Clinical Trials Controversy Spotlights Flawed System – Psychiatric News
Mon, 19 Jul 2004
Recent independent analyses of the published and unpublished SSRI antidepressant pediatric data submitted by manufacturers to the FDA reveal not only that a disparity exists between published and unpublished data, but it becomes increasingly clear that the data submitted-whether published or unpublished–is unreliable and not to be trusted. Given that the companies alone maintain control of the data and the testing process, the companies are in a position to manipulate the data to fit their needs.
A review of the SSRI pediatric trial data submitted by manufacturers to the FDA, appears in Psychiatric News, a publication of the American Psychiatric Association. This sobering review confirms that the system used to test drugs and report the findings is rigged from beginning to end: “The ongoing controversy surrounding SSRIs in children is now threatening the very foundations of clinical drug research on the efficacy and safety of all of the drugs physicians prescribe.”
In every single instance, an independent reviewer cannot but conclude that the system fails utterly: it fails to produce useful information for clinicians and the public. It fails to identify severe adverse drug effects and it fails to inform physicians about negative findings–i.e., lack of drug efficacy. When clinical trial results are negative, the data is concealed because such information is detrimental to the companies’ marketing goals. Indeed, this was acknowledged by GlaxoSmithKline in 1998. See: https://www.ahrp.org/risks/SSRI0204/GSKpaxil/pg1.html
Meta-analyses by the UK Medicines authority, published analyses in the British Medical Journal and the Lancet–and an embargoed FDA expert report by Dr. Andrew Mosholder–all reached similar conclusions: antidepressant drugs have failed to demonstrate a benefit for children/ adolescents while they have significantly increased (twofold) the risk of suicidal behavior. Therefore, antidepressant labels should warn physicians that children / adolescents should not be exposed to the drugs.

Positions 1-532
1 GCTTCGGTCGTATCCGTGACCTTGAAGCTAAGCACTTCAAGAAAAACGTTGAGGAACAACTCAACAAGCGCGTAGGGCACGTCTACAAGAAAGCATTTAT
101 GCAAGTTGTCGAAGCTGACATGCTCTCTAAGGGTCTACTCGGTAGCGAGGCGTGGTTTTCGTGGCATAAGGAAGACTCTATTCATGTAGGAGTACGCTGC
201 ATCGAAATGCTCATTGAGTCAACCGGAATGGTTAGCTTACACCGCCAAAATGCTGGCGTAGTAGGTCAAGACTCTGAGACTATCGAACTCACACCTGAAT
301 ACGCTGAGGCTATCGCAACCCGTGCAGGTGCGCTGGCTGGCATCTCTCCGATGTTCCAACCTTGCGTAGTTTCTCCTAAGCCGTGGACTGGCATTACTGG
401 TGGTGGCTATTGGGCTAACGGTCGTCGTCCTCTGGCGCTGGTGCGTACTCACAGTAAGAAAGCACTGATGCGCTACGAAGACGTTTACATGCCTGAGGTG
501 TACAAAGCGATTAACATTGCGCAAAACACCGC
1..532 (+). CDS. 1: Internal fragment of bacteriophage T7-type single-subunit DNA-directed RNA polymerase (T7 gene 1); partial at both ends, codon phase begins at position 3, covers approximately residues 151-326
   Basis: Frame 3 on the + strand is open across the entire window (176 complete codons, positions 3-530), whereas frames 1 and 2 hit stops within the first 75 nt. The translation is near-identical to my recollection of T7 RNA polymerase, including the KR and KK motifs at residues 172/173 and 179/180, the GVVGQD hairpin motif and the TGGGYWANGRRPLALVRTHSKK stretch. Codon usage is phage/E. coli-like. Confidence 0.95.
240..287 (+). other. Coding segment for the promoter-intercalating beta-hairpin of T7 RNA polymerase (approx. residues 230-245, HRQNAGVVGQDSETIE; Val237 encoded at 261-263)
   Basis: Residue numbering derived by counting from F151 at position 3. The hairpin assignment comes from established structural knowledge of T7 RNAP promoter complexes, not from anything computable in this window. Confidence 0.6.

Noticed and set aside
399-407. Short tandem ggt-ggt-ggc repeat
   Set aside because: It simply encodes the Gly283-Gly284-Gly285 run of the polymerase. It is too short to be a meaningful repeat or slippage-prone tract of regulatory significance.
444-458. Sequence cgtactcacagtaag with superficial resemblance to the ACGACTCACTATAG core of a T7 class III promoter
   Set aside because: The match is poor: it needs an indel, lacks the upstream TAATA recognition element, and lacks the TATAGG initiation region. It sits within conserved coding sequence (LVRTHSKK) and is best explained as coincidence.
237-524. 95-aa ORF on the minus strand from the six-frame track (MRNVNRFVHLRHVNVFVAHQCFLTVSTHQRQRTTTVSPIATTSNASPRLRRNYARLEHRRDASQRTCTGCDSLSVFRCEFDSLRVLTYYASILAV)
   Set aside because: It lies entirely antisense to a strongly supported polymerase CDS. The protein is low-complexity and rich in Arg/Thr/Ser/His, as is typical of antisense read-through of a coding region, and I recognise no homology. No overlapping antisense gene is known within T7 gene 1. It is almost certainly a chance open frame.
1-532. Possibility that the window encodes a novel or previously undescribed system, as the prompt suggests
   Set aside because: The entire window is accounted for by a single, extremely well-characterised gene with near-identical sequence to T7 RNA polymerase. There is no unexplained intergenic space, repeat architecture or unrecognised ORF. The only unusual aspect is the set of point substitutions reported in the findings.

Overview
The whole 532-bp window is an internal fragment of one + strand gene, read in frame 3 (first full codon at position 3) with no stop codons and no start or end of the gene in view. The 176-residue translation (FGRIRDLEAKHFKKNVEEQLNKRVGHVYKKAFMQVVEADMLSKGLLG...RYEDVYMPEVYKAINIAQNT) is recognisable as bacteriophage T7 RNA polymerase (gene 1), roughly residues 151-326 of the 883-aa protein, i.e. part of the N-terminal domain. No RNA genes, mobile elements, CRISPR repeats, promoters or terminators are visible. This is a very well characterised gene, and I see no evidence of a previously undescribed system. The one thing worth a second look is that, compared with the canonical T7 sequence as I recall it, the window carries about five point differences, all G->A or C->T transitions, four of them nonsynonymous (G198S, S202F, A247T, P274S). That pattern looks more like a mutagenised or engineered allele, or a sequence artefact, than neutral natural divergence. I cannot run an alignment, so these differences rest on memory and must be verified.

Dr. Arif Khan, who had conducted a meta-analysis of adult data from antidepressant trials, summed it up the pediatric trials this way: “What you see is that this suicidal behavior in the placebo group runs anywhere from 0.6 percent to just under 5 percent. In the drug groups it runs from a low of just under 3 percent to a high of 8 percent. There’s a lot of variability, but in general the pattern holds true. There is a fairly clear trend in increased risk in the drug groups versus the placebo groups, regardless of which drug you are looking at.”
Yet, we learn from a graph in Psychiatric News that the unpublished paroxetine (Paxil) data submitted by GlaxoSmithKline to the FDA presents the exact opposite finding: Glaxo submitted data showing that the overwhelming number of suicide attempts and suicidal ideation in adolescents occurred in the UNPUBLISHED PLACEBO group. If so, is it not unprecedented that such a singular, “favorable” finding has not been widely publicized??
Did the FDA challenge Glaxo to produce the original hand written evaluations / reports by the physicians who observed the children during the trials?
Unless there are mandatory legal requirements to submit the raw clinical trial data for independent review and analysis, companies are likely to manipulate the data that they present to the FDA and in publications.
Clinicians who have relied on published trial reports and FDA approved guidelines for their treatment recommendations have been badly served with manipulated data and deceptive claims.
If clinical trials fail to separate medicines that have been proven scientifically to be safe and beneficial from those that have not, then the trials are worthless for physicians who must make treatment recommendations.
FDA officials are hard pressed to explain the overwhelming negative findings from one after another pediatric antidepressant trial. Dr. Thomas Laughren, FDA team leader of psychiatric drugs, referred to the “regulatory context for doing these studies,” stating:
“In every other case, when a company does a study, the only gain they are going to get out of that study, is if it turns out positive. In this case, these studies were done primarily for pediatric exclusivity. .there was no requirement that they get positive studies to get exclusivity. Either way, if they did the trial according to the terms of the written requests, they would get exclusivity.”
“I am not suggesting in any way that companies set out to do inadequate studies, but having that somewhat unusual mind-set could operate against a trial in subtle ways, in terms of, for example, recruitment of patients. So, it is just another thing to keep in mind in terms of interpreting these largely negative data.” See: FDA advisory committee transcript. Feb. 2, 2004, p.290
The “regulatory context” to which Dr. Laughren refers: the FDA Modernization Act (FDAMA, 1997) and the Pediatric Research Equity Act (PREA, 2003). These laws provided drug manufacturers with a 6 month extension of patent exclusivity as an incentive for them to test patented drugs in children.